g-CuCl is a wide-band gap (E g ¼ 3:395 eV at 4 K), direct band gap, semiconductor material with a cubic zincblende lattice structure. A very large exciton binding energy (190 meV), assures efficient exciton-based emission at room temperature. Its lattice constant, a CuCl ¼ 0:541 nm means that the lattice mismatch to Si (a Si ¼ 0:543 nm) is o0.5%.g-CuCl on Si-the growth of a wide-band gap, direct band gap, optoelectronics material on silicon substrate is a novel material system, with compatibility to current Si-based electronic/optoelectronics technologies. Both n-type and p-type CuCl will be required for development of homojunction light-emitting diodes (LEDs). The authors report on the impact of incorporation of Zn for n-type doping of CuCl by co-evaporation of CuCl and ZnCl 2 .Polycrystalline Zn-doped g-CuCl thin films are grown on Si (1 1 1), Si (1 0 0), and glass substrates by physical vapour deposition. X-ray diffraction (XRD) studies confirm that this n-doped CuCl has a cubic zincblende structure with a preferred (1 1 1) orientation. Several excitonic bands are evident in low-temperature photoluminescence (PL) measurements such as the Z 3 free exciton at $388 nm; I 1 -bound exciton at $392 nm and M free biexciton at $393 nm. Cathodoluminescence (CL) and PL reveal a strong room temperature Z 3 excitonic emission at $385 nm. Electrical measurements indicate n-type conductivity with resistivity $34 Ocm. r
We have probed the luminescence properties of a wide-band-gap, direct band-gap optoelectronic material, grown on closely lattice-matched silicon substrates, namely, ␥-CuCl on Si. This material system is compatible with current Si or GaAs-based electronic/optoelectronic technologies. Polycrystalline epitaxy of CuCl can be controlled such that it maintains an orientation similar to the underlying Si substrate. Importantly, chemical interactions between CuCl and Si are eliminated. Photoluminescence and cathodoluminescence results for CuCl, deposited on either Si ͑100͒ or Si ͑111͒, reveal a strong room-temperature Z 3 excitonic emission at ϳ387 nm. We have developed and demonstrated the room-temperature operation of an ultraviolet electroluminescent device fabricated by the growth of ␥-CuCl on Si. The application of an electrical potential difference across the device results in an electric field, which promotes light emission through hot-electron impact excitation of electron-hole pairs in the ␥-CuCl. Since the excitonic binding energy in this direct band-gap material is of the order of 190 meV at room temperature, the electron-hole recombination and subsequent light emission at ϳ380 and ϳ387 nm are mediated by excitonic effects.
The creation of stable, highly conductive ultrashallow junctions in strained Si is a key requirement for future Si based devices. It is shown that in the presence of tensile strain, Sb becomes a strong contender to replace As as the dopant of choice due to advantages in junction depth, junction steepness, and crucially, sheet resistance. While 0.7% strain reduces resistance for both As and Sb, a result of enhanced electron mobility, the reduction is significantly larger for Sb due to an increase in donor activation. Differential Hall and secondary-ion mass spectroscopy measurements suggest this to be a consequence of a strain-induced Sb solubility enhancement following epitaxial regrowth, increasing Sb solubility in Si to levels approaching 10(21) cm(-3). Advantages in junction depth, junction steepness, and dopant activation make Sb an interesting alternative to As for ultrashallow doping in strain-engineered complementary metal-oxide semiconductor devices. (c) 2008 American Vacuum Society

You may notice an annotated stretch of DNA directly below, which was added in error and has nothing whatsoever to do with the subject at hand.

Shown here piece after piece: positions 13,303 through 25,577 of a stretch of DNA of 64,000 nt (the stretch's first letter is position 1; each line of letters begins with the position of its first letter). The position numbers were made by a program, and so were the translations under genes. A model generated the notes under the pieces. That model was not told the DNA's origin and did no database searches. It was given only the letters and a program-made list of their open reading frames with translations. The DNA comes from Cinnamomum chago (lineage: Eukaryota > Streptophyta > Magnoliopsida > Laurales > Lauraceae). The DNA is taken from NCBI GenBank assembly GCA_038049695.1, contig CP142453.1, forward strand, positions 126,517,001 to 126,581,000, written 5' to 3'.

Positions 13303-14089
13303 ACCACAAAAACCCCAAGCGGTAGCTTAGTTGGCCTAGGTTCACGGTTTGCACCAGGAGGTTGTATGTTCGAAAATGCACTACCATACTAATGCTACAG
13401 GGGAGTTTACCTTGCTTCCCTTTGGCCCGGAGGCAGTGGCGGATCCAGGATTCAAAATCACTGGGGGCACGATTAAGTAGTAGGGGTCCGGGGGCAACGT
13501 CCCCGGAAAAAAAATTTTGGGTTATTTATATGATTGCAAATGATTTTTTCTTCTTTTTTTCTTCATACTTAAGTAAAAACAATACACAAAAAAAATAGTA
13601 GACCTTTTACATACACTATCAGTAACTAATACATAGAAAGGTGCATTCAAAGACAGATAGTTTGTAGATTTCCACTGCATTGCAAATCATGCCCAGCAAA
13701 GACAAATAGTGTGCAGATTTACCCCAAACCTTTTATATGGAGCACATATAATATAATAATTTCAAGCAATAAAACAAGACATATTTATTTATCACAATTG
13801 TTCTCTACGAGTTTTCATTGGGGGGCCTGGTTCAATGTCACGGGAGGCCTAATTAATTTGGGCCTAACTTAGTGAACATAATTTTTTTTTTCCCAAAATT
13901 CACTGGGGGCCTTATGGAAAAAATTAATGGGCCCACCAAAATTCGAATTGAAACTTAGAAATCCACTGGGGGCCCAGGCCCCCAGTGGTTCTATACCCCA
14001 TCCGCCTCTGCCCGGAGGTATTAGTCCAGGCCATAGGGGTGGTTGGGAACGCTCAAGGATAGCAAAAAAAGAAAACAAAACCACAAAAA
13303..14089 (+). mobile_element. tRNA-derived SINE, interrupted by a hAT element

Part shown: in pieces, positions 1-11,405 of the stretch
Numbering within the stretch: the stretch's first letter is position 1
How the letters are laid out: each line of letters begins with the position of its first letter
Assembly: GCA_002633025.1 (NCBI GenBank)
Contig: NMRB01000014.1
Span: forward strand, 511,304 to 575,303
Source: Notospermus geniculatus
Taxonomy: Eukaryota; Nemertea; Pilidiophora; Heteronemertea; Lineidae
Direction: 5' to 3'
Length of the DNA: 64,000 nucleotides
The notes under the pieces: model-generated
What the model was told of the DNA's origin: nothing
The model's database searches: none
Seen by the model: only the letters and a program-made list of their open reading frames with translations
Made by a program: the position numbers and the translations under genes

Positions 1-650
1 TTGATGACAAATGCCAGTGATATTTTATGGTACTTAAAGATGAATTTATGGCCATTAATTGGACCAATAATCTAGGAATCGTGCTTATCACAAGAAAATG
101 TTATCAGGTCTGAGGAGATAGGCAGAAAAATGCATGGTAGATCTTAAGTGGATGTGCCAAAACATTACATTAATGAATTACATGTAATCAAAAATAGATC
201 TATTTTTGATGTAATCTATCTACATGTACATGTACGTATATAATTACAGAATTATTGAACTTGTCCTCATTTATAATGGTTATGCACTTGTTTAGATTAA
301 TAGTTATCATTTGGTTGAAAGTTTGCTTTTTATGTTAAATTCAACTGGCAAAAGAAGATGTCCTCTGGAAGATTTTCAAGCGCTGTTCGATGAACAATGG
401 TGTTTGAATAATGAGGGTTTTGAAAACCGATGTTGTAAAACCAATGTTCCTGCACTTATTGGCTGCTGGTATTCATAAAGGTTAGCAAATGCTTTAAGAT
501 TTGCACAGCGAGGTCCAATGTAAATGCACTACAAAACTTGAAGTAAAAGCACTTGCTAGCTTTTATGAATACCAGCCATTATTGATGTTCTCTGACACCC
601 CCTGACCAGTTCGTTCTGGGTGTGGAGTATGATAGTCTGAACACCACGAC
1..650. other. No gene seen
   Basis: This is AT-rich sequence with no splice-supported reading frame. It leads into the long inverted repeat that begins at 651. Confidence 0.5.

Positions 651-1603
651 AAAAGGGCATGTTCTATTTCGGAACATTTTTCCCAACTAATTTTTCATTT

The ability to create stable, highly conductive ultrashallow doped regions is a key requirement for future silicon-based devices. It is shown that biaxial tensile strain reduces the sheet resistance of highly doped n-type layers created by Sb or As implantation. The improvement is stronger with Sb, leading to a reversal in the relative doping efficiency of these n-type impurities. For Sb, the primary effect is a strong enhancement of activation as a function of tensile strain. At low processing temperatures, 0.7% strain more than doubles Sb activation, while enabling the formation of stable, ϳ10-nm-deep junctions. This makes Sb an interesting alternative to As for ultrashallow junctions in strain-engineered complementary metal-oxide-semiconductor devices.
scite is a Brooklyn-based organization that helps researchers better discover and understand research articles through Smart Citations–citations that display the context of the citation and describe whether the article provides supporting or contrasting evidence. scite is used by students and researchers from around the world and is funded in part by the National Science Foundation and the National Institute on Drug Abuse of the National Institutes of Health.